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National MS Society Funds New Clinical Trial of Individuals’ Own Stem Cells to Treat Progressive MS

March 11, 2019

The National MS Society has committed $1 million over three years to help support a Phase II clinical trial of stem cells in progressive MS. The trial is being led by Dr. Saud Sadiq at the Tisch MS Research Center of New York, and follows a Phase I trial at Tisch MSRCNY that suggested the procedure was safe.
The Phase II is a placebo-controlled trial that will involve 50 people with progressive forms of MS. The stem cells are derived from participants’ own bone marrow stem cells. The cells are expanded in the laboratory, directed to develop into specific cells called Mesenchymal Stem Cells-Neural Progenitors, and infused into the spinal fluid in multiple doses.
The stem cells are thought to release growth factors that may promote tissue repair as well as immune messengers that may inhibit immune responses. The trial will test whether participants show positive changes in measures of disability.
“There is an urgent need for more effective treatments for MS, particularly for those with more progressive forms of the disease,” said Dr. Bruce Bebo, National MS Society Executive Vice President, Research. “We believe that the potential of all types of cell therapies must be explored, and we are pleased to be a part of this clinical trial.”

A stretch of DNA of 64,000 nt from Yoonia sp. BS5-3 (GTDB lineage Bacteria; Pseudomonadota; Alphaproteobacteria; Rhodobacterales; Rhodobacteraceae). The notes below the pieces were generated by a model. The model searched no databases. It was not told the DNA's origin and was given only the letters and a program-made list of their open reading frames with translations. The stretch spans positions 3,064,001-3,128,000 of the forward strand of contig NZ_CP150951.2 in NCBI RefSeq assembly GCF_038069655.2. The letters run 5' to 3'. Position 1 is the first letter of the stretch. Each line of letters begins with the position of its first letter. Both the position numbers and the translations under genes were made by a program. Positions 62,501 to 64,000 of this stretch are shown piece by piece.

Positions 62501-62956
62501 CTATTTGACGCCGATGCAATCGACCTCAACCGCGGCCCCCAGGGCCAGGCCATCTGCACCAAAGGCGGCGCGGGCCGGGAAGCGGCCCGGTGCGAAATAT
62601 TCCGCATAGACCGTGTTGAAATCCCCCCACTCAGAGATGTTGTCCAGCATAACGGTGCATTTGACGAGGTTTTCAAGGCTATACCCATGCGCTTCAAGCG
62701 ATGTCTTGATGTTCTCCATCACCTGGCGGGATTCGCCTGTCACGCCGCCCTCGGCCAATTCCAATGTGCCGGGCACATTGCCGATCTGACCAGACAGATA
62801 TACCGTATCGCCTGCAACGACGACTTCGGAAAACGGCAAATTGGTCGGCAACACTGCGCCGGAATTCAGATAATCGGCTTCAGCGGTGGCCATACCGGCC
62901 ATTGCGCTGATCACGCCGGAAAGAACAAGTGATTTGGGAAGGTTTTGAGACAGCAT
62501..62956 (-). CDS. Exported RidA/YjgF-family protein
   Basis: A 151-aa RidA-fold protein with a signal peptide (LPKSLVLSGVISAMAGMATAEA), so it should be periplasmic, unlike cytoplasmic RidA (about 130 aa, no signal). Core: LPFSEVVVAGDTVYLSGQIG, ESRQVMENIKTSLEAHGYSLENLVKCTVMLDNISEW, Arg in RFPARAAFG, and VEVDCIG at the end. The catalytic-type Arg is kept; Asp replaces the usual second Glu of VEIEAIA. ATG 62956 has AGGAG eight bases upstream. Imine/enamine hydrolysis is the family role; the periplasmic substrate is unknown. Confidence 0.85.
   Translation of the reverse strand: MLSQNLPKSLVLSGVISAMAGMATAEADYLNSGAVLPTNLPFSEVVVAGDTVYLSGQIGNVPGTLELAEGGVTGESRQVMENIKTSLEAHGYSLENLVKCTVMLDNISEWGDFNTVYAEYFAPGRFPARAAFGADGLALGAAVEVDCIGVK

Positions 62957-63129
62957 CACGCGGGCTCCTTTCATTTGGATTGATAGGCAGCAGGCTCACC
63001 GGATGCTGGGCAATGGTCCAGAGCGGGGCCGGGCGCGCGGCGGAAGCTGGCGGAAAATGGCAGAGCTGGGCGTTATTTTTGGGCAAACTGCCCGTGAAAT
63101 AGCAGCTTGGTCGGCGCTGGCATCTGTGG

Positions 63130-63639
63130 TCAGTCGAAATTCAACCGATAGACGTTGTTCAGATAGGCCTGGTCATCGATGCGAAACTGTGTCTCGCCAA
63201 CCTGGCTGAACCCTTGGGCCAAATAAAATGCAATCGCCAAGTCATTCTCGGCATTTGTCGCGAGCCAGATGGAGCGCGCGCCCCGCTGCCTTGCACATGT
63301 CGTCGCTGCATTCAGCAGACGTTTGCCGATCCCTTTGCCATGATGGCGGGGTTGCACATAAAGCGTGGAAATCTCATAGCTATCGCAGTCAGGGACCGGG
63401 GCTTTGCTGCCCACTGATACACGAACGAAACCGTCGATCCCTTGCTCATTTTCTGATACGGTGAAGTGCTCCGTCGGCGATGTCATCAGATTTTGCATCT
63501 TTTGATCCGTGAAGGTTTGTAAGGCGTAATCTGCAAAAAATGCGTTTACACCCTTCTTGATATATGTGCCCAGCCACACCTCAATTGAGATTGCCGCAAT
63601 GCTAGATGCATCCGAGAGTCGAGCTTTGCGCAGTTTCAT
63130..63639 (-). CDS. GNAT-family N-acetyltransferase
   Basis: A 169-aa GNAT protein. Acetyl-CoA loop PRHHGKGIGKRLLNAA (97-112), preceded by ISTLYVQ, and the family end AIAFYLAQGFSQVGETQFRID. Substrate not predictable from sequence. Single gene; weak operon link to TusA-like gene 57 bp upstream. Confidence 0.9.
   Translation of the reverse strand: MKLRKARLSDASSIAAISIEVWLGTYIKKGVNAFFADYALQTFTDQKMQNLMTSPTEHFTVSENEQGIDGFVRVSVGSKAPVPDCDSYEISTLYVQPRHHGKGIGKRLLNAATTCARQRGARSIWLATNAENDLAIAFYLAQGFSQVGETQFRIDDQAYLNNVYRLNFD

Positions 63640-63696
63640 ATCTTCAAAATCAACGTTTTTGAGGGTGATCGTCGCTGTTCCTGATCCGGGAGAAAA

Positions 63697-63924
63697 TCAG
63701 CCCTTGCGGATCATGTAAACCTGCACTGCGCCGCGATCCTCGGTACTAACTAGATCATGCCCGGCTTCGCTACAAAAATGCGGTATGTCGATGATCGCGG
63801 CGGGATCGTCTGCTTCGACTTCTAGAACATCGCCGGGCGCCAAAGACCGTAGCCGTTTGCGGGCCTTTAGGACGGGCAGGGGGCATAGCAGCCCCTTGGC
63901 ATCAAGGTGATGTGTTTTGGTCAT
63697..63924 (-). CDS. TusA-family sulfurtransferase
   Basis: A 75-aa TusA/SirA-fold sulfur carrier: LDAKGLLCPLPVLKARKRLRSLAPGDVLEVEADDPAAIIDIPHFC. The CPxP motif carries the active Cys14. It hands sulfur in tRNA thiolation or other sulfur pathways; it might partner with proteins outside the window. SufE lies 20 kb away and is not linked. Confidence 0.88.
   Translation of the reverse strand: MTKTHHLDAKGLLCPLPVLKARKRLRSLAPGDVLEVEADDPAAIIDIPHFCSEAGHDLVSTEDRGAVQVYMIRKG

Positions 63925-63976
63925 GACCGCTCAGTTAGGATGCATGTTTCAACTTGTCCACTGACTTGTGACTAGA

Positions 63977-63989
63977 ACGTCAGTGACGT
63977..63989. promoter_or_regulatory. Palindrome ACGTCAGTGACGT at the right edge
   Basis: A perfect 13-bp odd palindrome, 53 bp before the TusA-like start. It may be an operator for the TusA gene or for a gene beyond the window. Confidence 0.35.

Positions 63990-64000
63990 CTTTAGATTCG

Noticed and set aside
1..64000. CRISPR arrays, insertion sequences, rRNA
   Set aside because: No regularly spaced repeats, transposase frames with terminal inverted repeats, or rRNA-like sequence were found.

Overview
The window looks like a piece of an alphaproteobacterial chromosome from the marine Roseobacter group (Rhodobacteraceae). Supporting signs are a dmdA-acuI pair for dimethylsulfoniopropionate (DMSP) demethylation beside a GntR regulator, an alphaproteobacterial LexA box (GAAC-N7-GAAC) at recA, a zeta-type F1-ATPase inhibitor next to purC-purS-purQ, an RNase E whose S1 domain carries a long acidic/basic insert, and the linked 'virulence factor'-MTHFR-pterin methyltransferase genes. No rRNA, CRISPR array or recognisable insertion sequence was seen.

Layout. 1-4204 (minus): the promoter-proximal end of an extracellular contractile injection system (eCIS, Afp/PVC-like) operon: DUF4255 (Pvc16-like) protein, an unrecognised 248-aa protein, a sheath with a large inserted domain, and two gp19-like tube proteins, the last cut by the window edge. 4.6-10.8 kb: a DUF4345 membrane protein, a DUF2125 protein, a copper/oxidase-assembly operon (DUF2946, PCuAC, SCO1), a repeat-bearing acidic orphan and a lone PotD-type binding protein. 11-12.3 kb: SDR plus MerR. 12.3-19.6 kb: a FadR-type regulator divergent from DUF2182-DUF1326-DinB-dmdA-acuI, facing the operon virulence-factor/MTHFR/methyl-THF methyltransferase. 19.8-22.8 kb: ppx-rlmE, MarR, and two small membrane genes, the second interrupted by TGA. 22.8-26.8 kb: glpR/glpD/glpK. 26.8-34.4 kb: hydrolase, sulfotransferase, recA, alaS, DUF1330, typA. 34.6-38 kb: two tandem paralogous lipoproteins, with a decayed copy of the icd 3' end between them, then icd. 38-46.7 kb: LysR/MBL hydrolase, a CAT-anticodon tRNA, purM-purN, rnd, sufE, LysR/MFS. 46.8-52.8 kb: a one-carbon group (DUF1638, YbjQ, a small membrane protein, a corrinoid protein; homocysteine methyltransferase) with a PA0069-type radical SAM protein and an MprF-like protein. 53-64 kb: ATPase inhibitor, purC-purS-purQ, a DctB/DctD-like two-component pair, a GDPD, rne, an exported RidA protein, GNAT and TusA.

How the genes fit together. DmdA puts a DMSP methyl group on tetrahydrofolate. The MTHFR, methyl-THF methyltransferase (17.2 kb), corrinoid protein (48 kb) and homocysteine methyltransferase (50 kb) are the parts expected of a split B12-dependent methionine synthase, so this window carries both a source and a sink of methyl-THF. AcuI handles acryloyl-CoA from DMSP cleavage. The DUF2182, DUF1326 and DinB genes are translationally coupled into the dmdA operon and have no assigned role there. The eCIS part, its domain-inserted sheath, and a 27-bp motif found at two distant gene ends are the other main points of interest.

Read about this and other mesenchymal stem cell research
Read more about the Society’s leadership role in stem cell research
Learn more about stem cell clinics and questions to ask

About Multiple Sclerosis

Multiple sclerosis is an unpredictable, often disabling disease of the central nervous system. Symptoms range from numbness and tingling to blindness and paralysis, and there is currently no cure for MS. The progress, severity and specific symptoms of MS in any one person cannot yet be predicted, but advances in research and treatment are leading to better understanding and moving us closer to a world free of MS. An estimated 1 million people live with MS in the United States. Most people with MS are diagnosed between the ages of 20 and 50, and it affects women three times more than men.


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